Sleeping Safely Together with Co-Sleeper Beds

Sleeping Safely Together with Co-Sleeper Beds

Whether or not you’re a fan of sleep training your baby, in her early weeks and months you may wish to have your baby in close proximity while sleeping. It makes for simpler access for middle-of-the-night breastfeeding, and some parents appreciate that they can hear their infant sleeping in case there are any problems. In today’s market, there are so many sleeping products available designed with this closeness in mind. These baby beds – called co-sleeper beds – are intended to attach to or push right up next to your bed.

Types of co-sleeper beds

Co-sleeper beds come with a variety of features such as rocking, swiveling, and

  • Bed-sharing co-sleeper – This small bassinet is placed in the bed between you and your partner. It usually has a metal frame with mesh sides and is about the size of a laundry basket.
  • Bedside crib or bassinet – A bassinet or bedside crib is great for premature or low birth-weight babies who sleep better in their own space. Bedside cribs sit unattached beside the bed and can be placed as close or far as desired. These meet the AAP’s recommendation for room-sharing rather than bed-sharing.
  • Attachable co-sleepers – Also called sidecar beds, these co-sleepers attach to the side of the bed using a locking or anchoring system. They are popular choice for parents who want to reach their baby from the bed but not risk rolling on top of him.
  • Adjustable crib/co-sleepers – A crib with three stationary sides, but one side drops down and attaches to the bed when using as a co-sleeper. This front fourth side can be locked back into place for use as a regular crib later.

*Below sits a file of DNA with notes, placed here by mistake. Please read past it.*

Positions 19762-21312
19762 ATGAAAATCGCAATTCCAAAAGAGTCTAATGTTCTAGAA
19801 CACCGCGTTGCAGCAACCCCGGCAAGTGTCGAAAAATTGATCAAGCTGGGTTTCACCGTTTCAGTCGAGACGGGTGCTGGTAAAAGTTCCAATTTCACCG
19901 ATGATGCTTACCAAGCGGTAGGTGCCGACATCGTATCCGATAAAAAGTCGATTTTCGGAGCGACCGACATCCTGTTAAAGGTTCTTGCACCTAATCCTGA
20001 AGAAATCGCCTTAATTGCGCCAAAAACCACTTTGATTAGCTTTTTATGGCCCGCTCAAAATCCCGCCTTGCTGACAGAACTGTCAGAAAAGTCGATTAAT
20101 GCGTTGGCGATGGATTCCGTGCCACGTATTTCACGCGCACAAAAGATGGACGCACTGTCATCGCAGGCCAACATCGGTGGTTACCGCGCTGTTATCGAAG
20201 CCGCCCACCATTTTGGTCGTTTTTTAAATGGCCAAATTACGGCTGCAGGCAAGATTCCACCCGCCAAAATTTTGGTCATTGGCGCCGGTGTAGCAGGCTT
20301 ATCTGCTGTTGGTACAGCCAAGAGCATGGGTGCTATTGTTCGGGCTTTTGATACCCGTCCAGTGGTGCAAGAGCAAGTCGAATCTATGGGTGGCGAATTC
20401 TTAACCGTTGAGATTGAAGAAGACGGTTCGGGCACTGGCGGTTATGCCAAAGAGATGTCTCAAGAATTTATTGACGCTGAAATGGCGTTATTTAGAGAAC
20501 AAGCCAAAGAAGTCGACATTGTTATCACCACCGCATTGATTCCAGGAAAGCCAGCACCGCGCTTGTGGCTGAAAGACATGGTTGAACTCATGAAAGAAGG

Look for these co-sleeper safety features

There are some safety features you should look for when selecting a co-sleeper bed to keep your baby safe while sleeping. Though it may seem more comfortable to have a soft, squishy mattress, these can suffocate your baby. The co-sleeper mattress should be firm and no thicker than one inch. Search for a co-sleeper that is flame resistant and is not made with any harsh chemicals. The bottom should be solid and hold your baby securely in place. If you choose a co-sleeper that attaches to the side of your bed, make sure it is secure and does not allow for more than a half inch gap between the two surfaces.

Because co-sleepers are typically only recommended for use up to 4-6 months of age or when your baby begins rolling, after 6 months it will be an adjustment transitioning from the bassinet or sleeper to the crib (unless you decide to purchase an adjustable co-sleeper crib).

Follow the safe sleep guidelines when using a co-sleeper

Because co-sleepers are relatively new to the parenting world, there have not been any decisive studies about their safety. However, the AAP does suggest room-sharing as the ideal sleep situation for babies in their first year. This means you should have your baby in your room on a separate sleeping surface (not in bed with you!). According to the AAP and CDC, to reduce the risk of SIDS your baby should:

  • Always sleep on a firm surface intended for infants
  • Always be placed to sleep on her back
  • Not have blankets, stuffed animals, or other items in the bed with her
  • Offer a pacifier
  • Dress your baby in appropriate clothing

For additional peace of mind when putting your baby down to sleep, consider a baby sleep monitor such as the MonBaby. Our device is a wearable button that alerts parents if baby’s sleep position changes, tracks her breathing movements, and more.

Did you use a co-sleeper bed for your baby? Share your experience with us in the comments!

Sources: http://www.childsafetyexperts.com/baby/co-sleeper-bassinets

http://abckidsinc.com/what-is-a-co-sleeper-bed/

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